Those two special words that every writer loves and dreads to hear: Word Count. Put a positive at the front and it can be a successful day and boost the motivation of any person. Put a negative, well, you get the picture.
But what is the right word count?
There’s no right or wrong answer here. I’ve read craft books from writers who could sit down and do the job for one hour one night a week and still accomplished great things with their works. I’ve read the same from writers and listened to talks from writers who will sit down in that chair right there (kudos if you just got that reference) and go for fourteen or fifteen hours. I, for one, can’t remember the last time I was awake and functioning for that long—let alone writing.
When I attended North Dakota State College of Science—where the roads are currently shut down to travel because of a blizzard—I sat down to challenge myself to National Novel Writing Month, NaNoWriMo. While I was at Science School, I was earning my Associate Arts and Science degree, aka my generals. If it wasn’t and English or history class, I didn’t care. That year I finished NaNoWriMo in eleven days. Eleven days!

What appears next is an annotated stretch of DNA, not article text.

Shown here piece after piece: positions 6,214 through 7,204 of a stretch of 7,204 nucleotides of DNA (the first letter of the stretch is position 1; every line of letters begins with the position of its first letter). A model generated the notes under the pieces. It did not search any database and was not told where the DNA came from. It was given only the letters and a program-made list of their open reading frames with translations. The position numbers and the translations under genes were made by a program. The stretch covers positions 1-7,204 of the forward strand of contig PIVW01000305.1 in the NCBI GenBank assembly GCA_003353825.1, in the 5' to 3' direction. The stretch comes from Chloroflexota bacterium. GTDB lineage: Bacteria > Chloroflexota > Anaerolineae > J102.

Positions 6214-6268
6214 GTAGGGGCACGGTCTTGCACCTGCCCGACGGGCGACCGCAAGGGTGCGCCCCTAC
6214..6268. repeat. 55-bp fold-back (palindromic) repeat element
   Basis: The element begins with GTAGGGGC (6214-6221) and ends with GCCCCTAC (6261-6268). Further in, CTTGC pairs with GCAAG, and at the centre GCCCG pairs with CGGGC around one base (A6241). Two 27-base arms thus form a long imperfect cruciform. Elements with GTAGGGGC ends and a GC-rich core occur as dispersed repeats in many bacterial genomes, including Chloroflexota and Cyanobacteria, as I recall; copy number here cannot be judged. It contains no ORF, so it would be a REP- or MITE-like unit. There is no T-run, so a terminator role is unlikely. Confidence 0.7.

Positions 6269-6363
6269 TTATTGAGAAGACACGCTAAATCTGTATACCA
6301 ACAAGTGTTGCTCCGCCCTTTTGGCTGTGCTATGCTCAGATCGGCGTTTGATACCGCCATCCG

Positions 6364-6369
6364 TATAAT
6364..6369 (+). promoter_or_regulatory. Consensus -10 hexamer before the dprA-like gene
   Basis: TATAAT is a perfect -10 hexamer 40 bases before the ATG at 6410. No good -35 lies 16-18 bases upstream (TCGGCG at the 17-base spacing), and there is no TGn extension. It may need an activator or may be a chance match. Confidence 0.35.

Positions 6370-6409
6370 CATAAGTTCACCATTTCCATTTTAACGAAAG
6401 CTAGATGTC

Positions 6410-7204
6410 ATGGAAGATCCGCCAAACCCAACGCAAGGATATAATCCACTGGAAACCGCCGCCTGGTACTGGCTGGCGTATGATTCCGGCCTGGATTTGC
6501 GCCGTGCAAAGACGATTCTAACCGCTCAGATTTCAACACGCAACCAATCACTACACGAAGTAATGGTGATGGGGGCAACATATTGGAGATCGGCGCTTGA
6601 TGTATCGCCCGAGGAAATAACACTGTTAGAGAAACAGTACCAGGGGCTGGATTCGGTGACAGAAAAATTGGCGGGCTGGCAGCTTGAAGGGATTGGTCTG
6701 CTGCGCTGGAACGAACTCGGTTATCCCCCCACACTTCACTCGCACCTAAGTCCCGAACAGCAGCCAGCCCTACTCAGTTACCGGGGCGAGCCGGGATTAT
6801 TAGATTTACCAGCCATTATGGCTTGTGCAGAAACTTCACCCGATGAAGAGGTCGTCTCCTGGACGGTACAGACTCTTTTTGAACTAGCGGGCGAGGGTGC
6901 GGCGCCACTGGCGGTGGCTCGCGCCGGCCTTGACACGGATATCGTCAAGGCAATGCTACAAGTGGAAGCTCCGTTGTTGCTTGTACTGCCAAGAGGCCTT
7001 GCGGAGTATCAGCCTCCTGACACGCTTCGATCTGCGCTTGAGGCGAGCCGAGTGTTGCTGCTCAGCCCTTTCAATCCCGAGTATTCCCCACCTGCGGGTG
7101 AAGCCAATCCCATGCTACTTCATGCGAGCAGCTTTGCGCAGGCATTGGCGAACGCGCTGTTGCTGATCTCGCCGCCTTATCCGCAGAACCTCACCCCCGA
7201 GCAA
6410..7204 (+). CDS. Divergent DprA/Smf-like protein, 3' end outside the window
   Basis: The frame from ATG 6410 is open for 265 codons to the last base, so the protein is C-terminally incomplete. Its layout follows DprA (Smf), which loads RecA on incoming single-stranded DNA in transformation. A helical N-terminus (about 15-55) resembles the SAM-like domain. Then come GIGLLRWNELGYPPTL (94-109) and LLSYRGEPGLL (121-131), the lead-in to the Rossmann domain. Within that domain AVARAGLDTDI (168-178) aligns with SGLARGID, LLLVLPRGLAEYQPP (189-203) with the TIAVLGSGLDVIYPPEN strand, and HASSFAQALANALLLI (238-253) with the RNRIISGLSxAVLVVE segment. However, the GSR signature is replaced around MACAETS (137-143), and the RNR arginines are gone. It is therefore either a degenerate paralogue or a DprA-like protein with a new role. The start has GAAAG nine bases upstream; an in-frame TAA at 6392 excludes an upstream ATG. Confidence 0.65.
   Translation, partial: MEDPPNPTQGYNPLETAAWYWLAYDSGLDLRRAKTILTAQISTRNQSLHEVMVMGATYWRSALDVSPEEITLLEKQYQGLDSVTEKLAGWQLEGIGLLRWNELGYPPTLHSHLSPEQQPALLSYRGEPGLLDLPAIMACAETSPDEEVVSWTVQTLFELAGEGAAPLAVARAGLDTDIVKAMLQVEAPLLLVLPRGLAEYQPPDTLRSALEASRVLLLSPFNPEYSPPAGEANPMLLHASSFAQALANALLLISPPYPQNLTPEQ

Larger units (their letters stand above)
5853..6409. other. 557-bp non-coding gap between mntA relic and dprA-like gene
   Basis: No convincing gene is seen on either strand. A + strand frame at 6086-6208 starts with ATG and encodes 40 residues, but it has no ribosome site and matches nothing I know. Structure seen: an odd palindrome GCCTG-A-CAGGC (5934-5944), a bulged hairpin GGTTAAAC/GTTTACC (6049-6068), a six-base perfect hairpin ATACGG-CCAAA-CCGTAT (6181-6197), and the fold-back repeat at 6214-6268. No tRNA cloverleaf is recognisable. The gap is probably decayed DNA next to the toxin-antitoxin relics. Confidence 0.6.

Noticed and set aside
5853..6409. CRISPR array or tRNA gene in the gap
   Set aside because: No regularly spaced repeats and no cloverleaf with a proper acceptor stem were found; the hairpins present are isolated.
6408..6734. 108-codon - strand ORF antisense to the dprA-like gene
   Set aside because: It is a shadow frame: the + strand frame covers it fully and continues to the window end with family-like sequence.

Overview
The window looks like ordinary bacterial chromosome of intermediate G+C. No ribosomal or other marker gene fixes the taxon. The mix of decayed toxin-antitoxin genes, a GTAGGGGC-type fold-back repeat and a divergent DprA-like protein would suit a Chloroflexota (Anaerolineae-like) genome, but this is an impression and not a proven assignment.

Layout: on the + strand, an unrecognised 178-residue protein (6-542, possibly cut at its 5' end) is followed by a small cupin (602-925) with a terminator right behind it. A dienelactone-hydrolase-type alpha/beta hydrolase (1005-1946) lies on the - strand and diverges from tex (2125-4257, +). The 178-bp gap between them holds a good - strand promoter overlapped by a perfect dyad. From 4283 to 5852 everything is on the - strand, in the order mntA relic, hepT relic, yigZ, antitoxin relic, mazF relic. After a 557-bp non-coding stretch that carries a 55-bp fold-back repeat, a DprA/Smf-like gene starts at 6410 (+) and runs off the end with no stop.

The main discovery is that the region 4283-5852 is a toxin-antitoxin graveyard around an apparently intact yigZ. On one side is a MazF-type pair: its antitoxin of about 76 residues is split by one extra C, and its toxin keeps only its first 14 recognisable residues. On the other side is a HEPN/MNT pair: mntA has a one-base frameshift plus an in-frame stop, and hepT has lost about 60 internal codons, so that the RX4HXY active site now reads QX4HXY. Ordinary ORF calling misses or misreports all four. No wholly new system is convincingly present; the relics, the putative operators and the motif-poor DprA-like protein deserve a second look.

I still don’t know how I did it. And I’ve been unable to complete one since.
For NaNoWriMo, the goal to make 50,000 words in the month of November means a word count of 1,667. If you write a minimum of that every day, you’ll make it.
Now, I know there are people who write 5,000 words a day and some who write 500 words a day. Here the secret, it’s about consistency. If you write 5,000 words one day and 20 the next—you’re still writing! It can help to set a daily goal (or however often you can write). That way you’ll fall into a system.
I usually aim for 2,000 words a day—which honestly can be difficult as all get out some days.
But writing is writing. Good, bad, or so horrific you want to bleach your brain so you’ll forget it, writing is still progress. And that will all add up. It might not be comprehensive, but it could contribute to a story down the road.
It might take a while for you to find the right word count or time amount that fits you best for writing, but the longer you try to find your golden number, the better you’ll be at falling into a routine.
I realize that some people can’t find that number. One day it’s a ton of numbers followed by two weeks of nothing. I’ve been there, boy have I been there, and it can be difficult to swing out of that slump. There’s no key to that. You just have to sit down and write. Write a little at a time. Write a lot at a time. Set a Pomodoro style timer—this works the best for me.
It’s all about finding what’s comfortable for you. If you try and push yourself too hard, you’ll burn out faster than a match in the middle of a Minnesota blizzard—that’s really, really, fast, in case you’re wondering.